The concept of sponsorship has already been established in our field (Brandt, 1998) and applied to the contexts of digital media (Chandler and Scenters-Zapico; 2012, Jenkins, 2009), including previous summer camp projects (Blair and Tulley, 2007; Blair et al., 2011; Blair, 2012; Powell, 2007). Therefore, we aim to situate our analysis in relation to conversations of design—that can be traced, in our field, back to Cope and Kalantzis's and the New London Group's Multiliteracies: Literacy Learning and the Design of Social Futures (2000) and can also be seen in more recent work on design (Purdy, 2014; Leverenz, 2014). In "What Can Design Thinking Offer Writing Studies?", James P. Purdy (2014) suggested that scholars in writing studies are invoking and turning to the language, conceptualization, and possibilities of design, including the "currency of design" involved in multimedia and multimodal composing (p. 613). For Purdy (2014), design thinking is characterized by three approaches: a forward orientation (focusing on future solutions, not past problems), the use of synthesis as well as analysis, and the generation of multiple diverse solutions (p. 620, p. 626). His synopsis of Gunther Kress' (1999, 2003) perspectives on design focus not only on the multiplicity of available solutions (and problems), but also on the future-oriented process of creation:

Design, for Kress, is a way to bring about future social change through textual creation. As his work illustrates, with design thinking, processes of composing are generative, not just because these activities matter in determining what products are created, but because they shape the future and motivate the ways in which we (learn to) represent and communicate. A design thinking-influenced writing process, then, does not end with critique or analysis...but analyzes in order to create. (Purdy, 2014, p. 626)

As a summer camp, DMA attempted to reach, in some measure, for these complex design thinking goals that focused on digital text creation as a means of influencing the ways girls (learned to) create, represent, and communicate layers of their own shifting identities in the transition from elementary to middle school. Our central goal in this article is to explore the following questions: how did DMA, as a site of sponsorship, design structures of participation for girls to create texts—and construct identities—using new digital tools? And what dispositions toward teaching and learning were necessary to facilitate girls in feeling more comfortable and confident as designers of digital texts in a community of production?

While we do not rely on Purdy's analogy between design and writing as our primary framework, his conceptualization of the place of design thinking in writing studies draws into relief our disciplinary need to engage in efforts like DMA and how moving toward the tenets of design might better facilitate the goals of faculty and graduate students in rhetoric and composition in generative ways. More importantly, seeing the actions of DMA participants through the language and aims of design can teach us something not only about teaching and learning in the messy contexts of digital media (Denecker and Tulley, 2014; Journet, 2007; Yancey, 2004; Selfe, 1999), but also about the disciplinary value of projects like DMA in relation to qualitative research (Rickly, 2007), community engagement (Hull and Nelson, 2005; Cushman, Getto, and Ghosh, 2012), and graduate education (Ridolfo et al., 2011; Graupner, Nickoson-Massey, and Blair, 2009; Knievel and Sheridan-Rabideau, 2009, Yancey, 2009). Namely, in asking questions about the architectures of participation we hoped might support girls' digital practices, we discovered that it is vital to pay attention to girls' affective responses to working with digital media—and each other. As our own process of learning taught us, evaluations that focus on products or demonstrations of mastery of any specific tool eclipse girls' own perceptions of their practices and competencies as active learners and creators; and such assessments are, to a great extent, attempting to codify and reify processes that are always shifting, situated within specific contexts that are overshadowed by the assumptions of the assessment process in ways that create more misreadings and misinterpretations than they clarify. We have sought out girls' affective responses to the camp and their learning experiences through written blog responses and one-on-one interviews, both of which we discuss in the pages that follow.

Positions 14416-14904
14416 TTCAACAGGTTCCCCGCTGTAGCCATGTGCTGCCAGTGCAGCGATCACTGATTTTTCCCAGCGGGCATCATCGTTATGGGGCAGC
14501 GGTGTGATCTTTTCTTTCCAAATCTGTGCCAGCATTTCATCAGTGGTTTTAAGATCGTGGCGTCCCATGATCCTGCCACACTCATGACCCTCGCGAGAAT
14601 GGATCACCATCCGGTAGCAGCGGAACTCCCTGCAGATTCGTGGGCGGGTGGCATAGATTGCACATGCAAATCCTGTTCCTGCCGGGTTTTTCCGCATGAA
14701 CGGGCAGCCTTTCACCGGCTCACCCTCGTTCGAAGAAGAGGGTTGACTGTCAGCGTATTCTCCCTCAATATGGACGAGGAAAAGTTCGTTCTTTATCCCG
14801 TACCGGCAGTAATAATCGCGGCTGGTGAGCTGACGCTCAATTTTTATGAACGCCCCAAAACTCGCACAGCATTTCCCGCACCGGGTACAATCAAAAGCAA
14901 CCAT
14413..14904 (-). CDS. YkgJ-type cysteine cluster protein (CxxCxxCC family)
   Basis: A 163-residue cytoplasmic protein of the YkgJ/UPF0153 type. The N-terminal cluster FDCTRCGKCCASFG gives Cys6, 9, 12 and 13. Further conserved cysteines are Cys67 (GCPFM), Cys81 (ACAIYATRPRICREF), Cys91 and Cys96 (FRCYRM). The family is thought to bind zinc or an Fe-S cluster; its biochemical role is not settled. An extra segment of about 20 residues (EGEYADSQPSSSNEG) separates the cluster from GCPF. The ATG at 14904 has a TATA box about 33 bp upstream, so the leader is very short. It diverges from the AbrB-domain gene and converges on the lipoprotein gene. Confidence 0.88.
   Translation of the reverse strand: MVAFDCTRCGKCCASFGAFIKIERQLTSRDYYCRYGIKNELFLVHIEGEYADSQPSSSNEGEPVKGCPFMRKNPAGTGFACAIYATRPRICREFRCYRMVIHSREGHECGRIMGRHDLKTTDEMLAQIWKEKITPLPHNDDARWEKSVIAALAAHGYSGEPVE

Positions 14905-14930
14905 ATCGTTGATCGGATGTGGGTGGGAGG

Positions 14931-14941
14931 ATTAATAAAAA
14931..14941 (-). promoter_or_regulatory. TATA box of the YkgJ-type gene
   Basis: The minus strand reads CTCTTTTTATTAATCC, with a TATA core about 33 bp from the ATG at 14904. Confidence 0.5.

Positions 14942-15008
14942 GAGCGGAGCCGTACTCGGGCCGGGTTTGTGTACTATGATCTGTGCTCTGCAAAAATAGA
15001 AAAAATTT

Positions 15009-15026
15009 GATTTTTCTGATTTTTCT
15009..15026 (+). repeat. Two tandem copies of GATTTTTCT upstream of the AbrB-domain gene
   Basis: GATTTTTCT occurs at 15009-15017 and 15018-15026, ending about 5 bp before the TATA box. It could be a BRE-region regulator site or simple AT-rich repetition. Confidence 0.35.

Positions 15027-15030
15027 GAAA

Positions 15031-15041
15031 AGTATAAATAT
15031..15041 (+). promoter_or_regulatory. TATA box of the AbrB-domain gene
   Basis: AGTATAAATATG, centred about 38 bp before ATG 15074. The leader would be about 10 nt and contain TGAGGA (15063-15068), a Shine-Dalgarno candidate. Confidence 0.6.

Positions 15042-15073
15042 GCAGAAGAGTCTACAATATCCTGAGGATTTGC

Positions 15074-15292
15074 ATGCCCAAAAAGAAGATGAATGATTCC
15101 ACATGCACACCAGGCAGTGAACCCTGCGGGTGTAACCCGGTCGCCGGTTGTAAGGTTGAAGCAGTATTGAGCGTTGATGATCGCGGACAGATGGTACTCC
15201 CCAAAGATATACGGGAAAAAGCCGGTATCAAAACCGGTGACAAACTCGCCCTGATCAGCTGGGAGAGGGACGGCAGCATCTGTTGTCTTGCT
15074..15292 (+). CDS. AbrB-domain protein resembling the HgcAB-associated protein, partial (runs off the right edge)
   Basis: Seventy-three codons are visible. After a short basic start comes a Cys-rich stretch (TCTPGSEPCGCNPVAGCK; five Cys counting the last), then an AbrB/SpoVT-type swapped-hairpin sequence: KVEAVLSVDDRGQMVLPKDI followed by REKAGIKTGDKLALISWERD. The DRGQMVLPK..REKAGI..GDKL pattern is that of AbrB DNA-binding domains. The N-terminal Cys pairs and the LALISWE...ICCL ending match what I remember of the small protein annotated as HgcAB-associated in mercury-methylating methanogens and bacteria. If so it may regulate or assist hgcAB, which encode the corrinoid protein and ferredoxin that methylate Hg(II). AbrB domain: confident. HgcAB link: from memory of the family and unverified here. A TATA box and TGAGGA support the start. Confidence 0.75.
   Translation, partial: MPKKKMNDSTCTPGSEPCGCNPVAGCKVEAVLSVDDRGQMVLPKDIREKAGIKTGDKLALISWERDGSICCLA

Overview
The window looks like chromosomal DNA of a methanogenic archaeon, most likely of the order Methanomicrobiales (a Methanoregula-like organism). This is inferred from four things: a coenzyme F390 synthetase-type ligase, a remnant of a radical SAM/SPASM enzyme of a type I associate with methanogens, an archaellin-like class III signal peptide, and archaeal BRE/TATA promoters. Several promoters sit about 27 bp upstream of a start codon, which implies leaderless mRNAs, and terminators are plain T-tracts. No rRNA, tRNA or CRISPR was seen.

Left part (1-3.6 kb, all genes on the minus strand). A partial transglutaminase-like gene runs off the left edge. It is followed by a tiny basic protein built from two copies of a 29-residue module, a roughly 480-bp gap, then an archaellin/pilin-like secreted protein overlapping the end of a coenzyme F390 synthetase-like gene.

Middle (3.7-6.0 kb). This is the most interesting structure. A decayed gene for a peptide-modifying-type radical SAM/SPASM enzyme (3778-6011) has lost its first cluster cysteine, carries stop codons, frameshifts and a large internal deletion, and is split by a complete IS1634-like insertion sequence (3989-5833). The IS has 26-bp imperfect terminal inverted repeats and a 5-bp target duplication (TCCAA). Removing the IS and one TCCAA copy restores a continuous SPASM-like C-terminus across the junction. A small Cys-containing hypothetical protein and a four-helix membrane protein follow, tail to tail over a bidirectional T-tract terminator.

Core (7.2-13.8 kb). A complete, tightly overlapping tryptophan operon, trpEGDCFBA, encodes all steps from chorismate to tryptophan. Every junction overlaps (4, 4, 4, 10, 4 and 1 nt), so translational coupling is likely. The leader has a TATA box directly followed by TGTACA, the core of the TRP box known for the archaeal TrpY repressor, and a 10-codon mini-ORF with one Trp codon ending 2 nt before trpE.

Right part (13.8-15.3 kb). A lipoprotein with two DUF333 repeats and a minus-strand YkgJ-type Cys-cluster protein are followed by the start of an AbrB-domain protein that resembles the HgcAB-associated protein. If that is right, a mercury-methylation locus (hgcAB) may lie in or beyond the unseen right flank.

In "What's DMA?" we briefly describe DMA, the exigence of the camp, and the theoretical frameworks we used to design the camp. In the bulk of our webtext, we analyze DMA in-depth through Sheridan and Rowsell's (2010) method of exploring design dispositions, looking at the practices, products, and stories of girls during their two weeks at DMA. Specifically, in "Tools of Design," we discuss GIMP and the cycle of frustration. In "Products of Design," we attune to the way play and continued engagement help encourage design dispositions as seen in the projects girls created over the course of the camp. In "Articulating Design," we analyze girls' language use in relation to the tools and social interactions during camp. Then, in "Girls' Writing & the Affect of Design," we create space for girls' writing as evidence of their affective responses to their own practices, products, and stories. Ultimately, we offer our conclusions on the digital literacies and design dispositions made available through DMA. We argue that, as one possible set of architectures of participation, DMA helped girls (learn to) create, represent, and communicate projective identities as active designers of digital texts; and in order to recognize and value these identities, we needed to resist our own pedagogical impulses of intervention in order to risk frustration and encourage girls to foster their own design dispositions.

About the Authors

Elizabeth Chamberlain, Rachel Gramer, and Megan Hartline are all doctoral students in Rhetoric and Composition at the University of Louisville, Kentucky.